BOOK REVIEW | The Whole Thing Together by Ann Brashares

Summer for Sasha and Ray means the sprawling old house on Long Island. Since they were children, they’ve shared almost everything—reading the same books, running down the same sandy footpaths to the beach, eating peaches from the same market, laughing around the same sun-soaked dining table. Even sleeping in the same bed, on the very same worn cotton sheets. But they’ve never met.

Sasha’s dad was once married to Ray’s mom, and together they had three daughters: Emma, the perfectionist; Mattie, the beauty; and Quinn, the favorite. But the marriage crumbled and the bitterness lingered. Now there are two new families—and neither one will give up the beach house that holds the memories, happy and sad, of summers past.

The choices we make come back to haunt us; the effect on our destinies ripples out of our control…or does it? This summer, the lives of Sasha, Ray, and their siblings intersect in ways none of them ever dreamed, in a novel about family relationships, keeping secrets, and most of all, love.

blurb from Goodreads

I received an advanced copy of this book courtesy of Netgalley!

Straight off the bat, I have to say I was incredibly disappointed by this novel. I had high expectations because I remember loving Brashare’s Sisterhood of the Traveling Pants series. Then again, I haven’t read them since middle school so my memory could be a bit skewed.

The book opens and you’re instantly bombarded with too many characters. There’s a switch-up of POVs, which is only between two characters thankfully, but I still was unable to keep track of which character was from which family. But suddenly, it wasn’t even all of the siblings you had to keep track of. There were co-workers, partners, friends, and other random people. When there’s an abundance of characters, it usually means that they’re undeveloped and unlikable. I wouldn’t say they were all unlikable, but some development would have been nice.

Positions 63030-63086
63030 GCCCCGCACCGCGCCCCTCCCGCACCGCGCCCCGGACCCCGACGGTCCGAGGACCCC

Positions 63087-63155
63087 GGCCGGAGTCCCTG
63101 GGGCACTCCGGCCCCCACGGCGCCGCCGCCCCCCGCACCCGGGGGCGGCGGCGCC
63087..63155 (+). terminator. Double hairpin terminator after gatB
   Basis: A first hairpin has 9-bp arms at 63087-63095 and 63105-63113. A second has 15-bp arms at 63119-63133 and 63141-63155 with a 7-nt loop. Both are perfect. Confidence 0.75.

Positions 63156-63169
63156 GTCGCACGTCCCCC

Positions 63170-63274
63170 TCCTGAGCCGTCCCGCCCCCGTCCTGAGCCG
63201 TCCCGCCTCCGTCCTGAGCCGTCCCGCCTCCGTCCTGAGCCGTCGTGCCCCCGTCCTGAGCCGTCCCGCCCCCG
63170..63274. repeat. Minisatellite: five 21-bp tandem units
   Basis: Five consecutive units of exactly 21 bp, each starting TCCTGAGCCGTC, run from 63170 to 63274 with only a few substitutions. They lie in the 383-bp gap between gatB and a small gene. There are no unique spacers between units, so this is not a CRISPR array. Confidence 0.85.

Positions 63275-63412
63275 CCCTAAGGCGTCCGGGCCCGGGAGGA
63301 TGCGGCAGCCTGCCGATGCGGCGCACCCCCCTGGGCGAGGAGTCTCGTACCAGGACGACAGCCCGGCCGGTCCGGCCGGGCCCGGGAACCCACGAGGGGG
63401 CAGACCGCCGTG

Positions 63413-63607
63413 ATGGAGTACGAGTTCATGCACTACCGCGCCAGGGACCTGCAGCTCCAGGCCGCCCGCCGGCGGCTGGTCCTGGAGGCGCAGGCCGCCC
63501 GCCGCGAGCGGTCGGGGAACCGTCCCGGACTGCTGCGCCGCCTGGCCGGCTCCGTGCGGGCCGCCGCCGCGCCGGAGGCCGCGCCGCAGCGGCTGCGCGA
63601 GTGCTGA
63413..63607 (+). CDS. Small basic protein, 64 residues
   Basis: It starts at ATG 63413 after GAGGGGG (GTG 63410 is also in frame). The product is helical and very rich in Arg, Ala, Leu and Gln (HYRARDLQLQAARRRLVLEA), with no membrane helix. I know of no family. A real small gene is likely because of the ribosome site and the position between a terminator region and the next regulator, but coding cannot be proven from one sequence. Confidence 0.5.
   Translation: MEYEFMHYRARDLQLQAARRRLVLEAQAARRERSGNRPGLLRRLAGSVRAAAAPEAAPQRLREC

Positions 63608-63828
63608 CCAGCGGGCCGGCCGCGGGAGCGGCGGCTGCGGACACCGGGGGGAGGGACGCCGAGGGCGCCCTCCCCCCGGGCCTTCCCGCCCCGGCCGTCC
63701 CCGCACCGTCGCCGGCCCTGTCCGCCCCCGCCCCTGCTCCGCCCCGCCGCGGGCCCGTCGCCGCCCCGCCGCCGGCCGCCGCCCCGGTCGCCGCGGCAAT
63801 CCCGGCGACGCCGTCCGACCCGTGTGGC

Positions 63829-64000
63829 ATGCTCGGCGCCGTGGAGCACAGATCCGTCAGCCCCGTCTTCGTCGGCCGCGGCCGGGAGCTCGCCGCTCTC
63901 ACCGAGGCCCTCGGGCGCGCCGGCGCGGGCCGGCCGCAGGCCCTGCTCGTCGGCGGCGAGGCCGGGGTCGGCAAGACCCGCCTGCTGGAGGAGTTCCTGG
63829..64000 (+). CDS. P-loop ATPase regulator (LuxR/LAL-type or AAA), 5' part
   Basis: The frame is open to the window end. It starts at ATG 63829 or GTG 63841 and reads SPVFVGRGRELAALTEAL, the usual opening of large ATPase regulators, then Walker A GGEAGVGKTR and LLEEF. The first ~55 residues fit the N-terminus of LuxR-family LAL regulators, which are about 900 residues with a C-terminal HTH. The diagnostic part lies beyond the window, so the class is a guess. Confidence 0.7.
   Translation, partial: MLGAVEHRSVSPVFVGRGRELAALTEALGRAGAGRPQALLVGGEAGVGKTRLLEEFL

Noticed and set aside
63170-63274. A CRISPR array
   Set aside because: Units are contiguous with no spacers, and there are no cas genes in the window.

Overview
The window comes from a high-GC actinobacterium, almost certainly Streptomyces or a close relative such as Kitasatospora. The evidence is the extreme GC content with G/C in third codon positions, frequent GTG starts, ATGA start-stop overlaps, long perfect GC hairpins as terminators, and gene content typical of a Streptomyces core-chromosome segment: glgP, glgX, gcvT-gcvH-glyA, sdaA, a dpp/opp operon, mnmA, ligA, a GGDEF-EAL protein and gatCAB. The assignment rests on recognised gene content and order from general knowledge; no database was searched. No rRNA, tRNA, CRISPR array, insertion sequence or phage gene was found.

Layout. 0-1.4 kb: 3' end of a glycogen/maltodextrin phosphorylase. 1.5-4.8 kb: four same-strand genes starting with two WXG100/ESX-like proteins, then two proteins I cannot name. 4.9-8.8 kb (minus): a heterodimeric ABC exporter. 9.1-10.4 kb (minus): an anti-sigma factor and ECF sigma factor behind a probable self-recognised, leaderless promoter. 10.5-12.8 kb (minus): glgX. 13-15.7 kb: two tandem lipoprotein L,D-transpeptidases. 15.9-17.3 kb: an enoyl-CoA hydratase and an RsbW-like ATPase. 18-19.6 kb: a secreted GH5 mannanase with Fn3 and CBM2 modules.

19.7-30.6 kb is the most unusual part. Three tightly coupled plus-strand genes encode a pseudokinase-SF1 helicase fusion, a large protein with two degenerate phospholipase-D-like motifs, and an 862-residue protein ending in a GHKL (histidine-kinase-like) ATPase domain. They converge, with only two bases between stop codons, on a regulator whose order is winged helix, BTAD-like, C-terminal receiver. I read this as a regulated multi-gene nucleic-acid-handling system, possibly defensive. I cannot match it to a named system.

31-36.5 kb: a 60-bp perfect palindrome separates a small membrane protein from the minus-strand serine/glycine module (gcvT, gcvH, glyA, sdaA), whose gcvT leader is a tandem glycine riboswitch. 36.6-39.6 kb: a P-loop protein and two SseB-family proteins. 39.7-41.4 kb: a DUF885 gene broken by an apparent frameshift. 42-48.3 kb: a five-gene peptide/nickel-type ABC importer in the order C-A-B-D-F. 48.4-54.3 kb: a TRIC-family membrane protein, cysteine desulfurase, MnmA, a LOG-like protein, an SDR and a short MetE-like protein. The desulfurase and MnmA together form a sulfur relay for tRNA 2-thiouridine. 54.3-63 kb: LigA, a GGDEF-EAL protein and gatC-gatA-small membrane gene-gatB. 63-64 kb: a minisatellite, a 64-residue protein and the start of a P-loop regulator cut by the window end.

The plot was interesting if interesting means pretty boring and not really there. The family dynamic didn’t come across as realistic and the Ray/Sasha plot-line felt incredibly creepy and incestuous, even if they’re somehow the only two not related. I was uncomfortable anytime they mentioned each other, which let’s be honest, was basically the entire book.

I thought the turning point would be the climax. Instead, I knew it was going to happen, it happened, and then the book ended with strings left unattached.

Overall, I didn’t find this book very compelling. While I wouldn’t say it was bad, there was just too much going on for me to be able to actually enjoy it. To be honest, re-reading the synopsis now, I probably should have known that this wouldn’t be my cup of tea. Fortunately, I think if you find the description intriguing and are able keep track of characters better than I am, you might really like this book.


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